A Fisker Ocean seven-seater is, according boss Henrik Fisker, in the pipeline, but not imminent. While the floor is capable of accommodating a third row of chairs, a seven-seater is unlikely to be offered until 2024 at the earliest. 

Battery, range and charging

Fisker has yet to reveal the capacities of the two battery packs it will offer when the Ocean is launched next year, but expects the entry-level pack to be around 80kWh in size with the larger battery to be more than 90kWh.

​To reduce costs, Fisker will equip the front-wheel drive model with a pack that uses lithium-ion phosphate (LFP) cell chemistry supplied by CATL. According to Fisker, the entry level model will have a range of around 250 miles. LFP batteries are cheaper to produce and contain no cobalt, but have less energy density. That means the range of LFP batteries is usually less than a traditional Nickel Manganese Cobalt (NMC) battery packs. Tesla has been using LFP batteries in its lower-spec Model 3 variants for more than a year, so the technology is tried and tested.

Buyers wanting more range will be able to opt for a larger NMC pack which Fisker claims will have a range of 340 miles. This will deliver power to the road via dual motors and all-wheel drive. It’s worth noting that all Fisker’s figures are estimated and are based on the American EPA testing standard. This is widely regarding as being a tougher test than the European WLTP one, so those figures could rise when the car comes here. Fisker claims that European spec cars should be able to hit 385 miles on a charge. 

Although the Ocean will have a 400 volt electrical system rather than 800 volt system as fitted to the Kia EV6, Hyundai IONIQ 5 and Porsche Taycan, Fisker claims that both battery options will be able to DC fast charge at speeds of up to 250kW. This would put it on a par with Tesla, which offers a similar speed from a 400 volt system. Should this be the case, the Ocean will be able to add around 100 miles range in under eight minutes and an 80% charge in under 30 minutes.

The Fisker Ocean Sport will have an expected 0-62 mph time of 7.1 seconds with an output of 275bhp. TheOcean Ultra will have an estimated 0-62 mph time of 4.1 seconds, with an estimated output of 540bhp. The range-topping Ocean Extreme and Fisker Ocean One will have an estimated 0-62 mph time of 3.8 seconds, an estimated output of 550bhp.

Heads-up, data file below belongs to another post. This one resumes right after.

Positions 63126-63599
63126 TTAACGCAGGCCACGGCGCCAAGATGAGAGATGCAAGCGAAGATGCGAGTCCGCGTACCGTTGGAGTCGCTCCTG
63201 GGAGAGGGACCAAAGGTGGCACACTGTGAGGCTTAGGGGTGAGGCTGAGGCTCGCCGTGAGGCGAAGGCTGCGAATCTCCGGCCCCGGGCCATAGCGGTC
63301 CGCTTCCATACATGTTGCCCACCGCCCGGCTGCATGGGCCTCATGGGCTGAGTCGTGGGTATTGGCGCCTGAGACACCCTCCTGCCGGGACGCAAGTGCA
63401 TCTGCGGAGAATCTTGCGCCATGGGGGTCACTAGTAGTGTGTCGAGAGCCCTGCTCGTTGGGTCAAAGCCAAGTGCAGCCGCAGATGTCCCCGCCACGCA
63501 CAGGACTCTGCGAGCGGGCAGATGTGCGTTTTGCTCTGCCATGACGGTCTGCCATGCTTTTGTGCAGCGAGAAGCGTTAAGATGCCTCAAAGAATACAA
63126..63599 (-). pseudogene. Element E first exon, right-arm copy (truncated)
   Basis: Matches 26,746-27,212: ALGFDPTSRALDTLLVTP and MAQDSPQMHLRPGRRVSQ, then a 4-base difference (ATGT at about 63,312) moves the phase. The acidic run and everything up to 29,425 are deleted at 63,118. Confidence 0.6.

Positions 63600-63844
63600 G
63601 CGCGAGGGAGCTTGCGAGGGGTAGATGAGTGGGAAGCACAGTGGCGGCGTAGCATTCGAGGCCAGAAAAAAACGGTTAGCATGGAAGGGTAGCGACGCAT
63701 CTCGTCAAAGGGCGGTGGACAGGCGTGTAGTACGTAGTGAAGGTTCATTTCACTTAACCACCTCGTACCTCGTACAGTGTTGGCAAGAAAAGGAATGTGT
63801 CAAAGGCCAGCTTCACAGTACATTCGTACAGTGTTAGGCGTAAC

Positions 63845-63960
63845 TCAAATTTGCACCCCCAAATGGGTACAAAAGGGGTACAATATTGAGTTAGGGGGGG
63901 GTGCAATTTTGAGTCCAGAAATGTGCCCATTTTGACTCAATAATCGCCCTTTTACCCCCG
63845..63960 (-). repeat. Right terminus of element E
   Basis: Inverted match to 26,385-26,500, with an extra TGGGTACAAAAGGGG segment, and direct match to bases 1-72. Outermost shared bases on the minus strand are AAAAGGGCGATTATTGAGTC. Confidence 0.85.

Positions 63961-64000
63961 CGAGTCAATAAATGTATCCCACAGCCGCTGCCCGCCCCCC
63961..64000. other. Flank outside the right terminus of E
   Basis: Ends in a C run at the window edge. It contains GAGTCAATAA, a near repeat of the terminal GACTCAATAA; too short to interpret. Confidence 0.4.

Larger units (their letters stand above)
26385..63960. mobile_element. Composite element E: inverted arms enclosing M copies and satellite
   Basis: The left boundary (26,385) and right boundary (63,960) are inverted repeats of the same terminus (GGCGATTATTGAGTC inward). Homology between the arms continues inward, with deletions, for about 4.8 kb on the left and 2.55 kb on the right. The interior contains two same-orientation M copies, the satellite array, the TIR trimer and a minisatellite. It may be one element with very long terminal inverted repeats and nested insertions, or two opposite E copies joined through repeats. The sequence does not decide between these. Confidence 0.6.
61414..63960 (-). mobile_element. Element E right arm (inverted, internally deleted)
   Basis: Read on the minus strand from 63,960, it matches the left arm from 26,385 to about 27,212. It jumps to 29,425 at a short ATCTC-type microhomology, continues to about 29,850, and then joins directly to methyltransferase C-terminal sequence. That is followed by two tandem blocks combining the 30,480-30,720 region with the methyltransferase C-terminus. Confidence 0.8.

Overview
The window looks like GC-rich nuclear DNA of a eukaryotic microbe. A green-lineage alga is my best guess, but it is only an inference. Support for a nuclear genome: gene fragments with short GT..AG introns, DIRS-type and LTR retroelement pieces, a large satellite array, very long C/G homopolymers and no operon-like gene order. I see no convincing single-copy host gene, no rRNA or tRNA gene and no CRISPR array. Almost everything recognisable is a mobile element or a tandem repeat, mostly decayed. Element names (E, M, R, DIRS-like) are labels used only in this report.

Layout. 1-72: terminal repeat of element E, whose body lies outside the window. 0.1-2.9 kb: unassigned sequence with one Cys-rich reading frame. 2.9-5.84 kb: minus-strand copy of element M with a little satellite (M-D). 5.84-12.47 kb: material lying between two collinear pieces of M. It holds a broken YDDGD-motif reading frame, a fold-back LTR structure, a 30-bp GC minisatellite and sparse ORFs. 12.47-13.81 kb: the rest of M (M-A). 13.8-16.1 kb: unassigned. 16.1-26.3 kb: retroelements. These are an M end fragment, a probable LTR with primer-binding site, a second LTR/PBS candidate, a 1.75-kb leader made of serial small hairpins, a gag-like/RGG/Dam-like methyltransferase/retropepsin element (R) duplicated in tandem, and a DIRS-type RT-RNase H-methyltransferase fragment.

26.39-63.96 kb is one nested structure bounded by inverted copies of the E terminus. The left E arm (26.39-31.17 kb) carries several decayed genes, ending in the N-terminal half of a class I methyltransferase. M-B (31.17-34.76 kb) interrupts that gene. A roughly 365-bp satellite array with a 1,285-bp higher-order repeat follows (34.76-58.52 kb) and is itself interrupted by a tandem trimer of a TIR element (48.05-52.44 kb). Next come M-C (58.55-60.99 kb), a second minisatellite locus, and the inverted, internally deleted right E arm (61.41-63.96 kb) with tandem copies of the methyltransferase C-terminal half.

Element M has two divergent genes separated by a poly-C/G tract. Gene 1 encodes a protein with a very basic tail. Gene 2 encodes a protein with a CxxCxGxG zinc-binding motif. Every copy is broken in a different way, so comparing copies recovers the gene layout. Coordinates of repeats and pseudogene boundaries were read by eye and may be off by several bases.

The Ocean Sport will have Earth and Fun drive modes, while the Fisker Ocean Ultra and Fisker Ocean Extreme will add Hyper mode. The Fisker Ocean Extreme and the Fisker Ocean One will also have an Off-Road mode. The Fisker Ocean Ultra, Fisker Ocean Extreme, and Fisker Ocean One trims will have a Smart Traction torque-vectoring system to enhance performance and safety.

How much will it cost? 

The Fisker Ocean will be built by Magna-Steyr at a carbon-neutral factory in Graz, Austria and will be priced from £32,490 on the road after the Government grant has been deducted. That would put the Ocean in direct price competition with other SUVs such as the smaller battery versions of the Volkswagen ID.4, ŠKODA Enyaq and the Hyundai IONIQ 5.

The higher capacity, all-wheel drive Ocean models will be priced from £48,800 in the UK, with the range-topping Extreme model set to be £60,000 on the road.  

When will it arrive? 

Fisker is on schedule to start production of the Ocean next year at the Magna-Steyr factory in Austria. The plant is one of the biggest independent car factories in the world and carbon neutral than its American and mainland European buyers. Fisker told that right hand drive is scheduled for early 2023, which means the first customers would take delivery mid-2023 at the earliest.  

Where will I be able to buy one and have it serviced? 

Fisker has yet to announce plans for its UK presence, but it is likely to follow the Tesla model of having online sales and a small number of sales and service ‘Fisker Experience’ centres around the UK.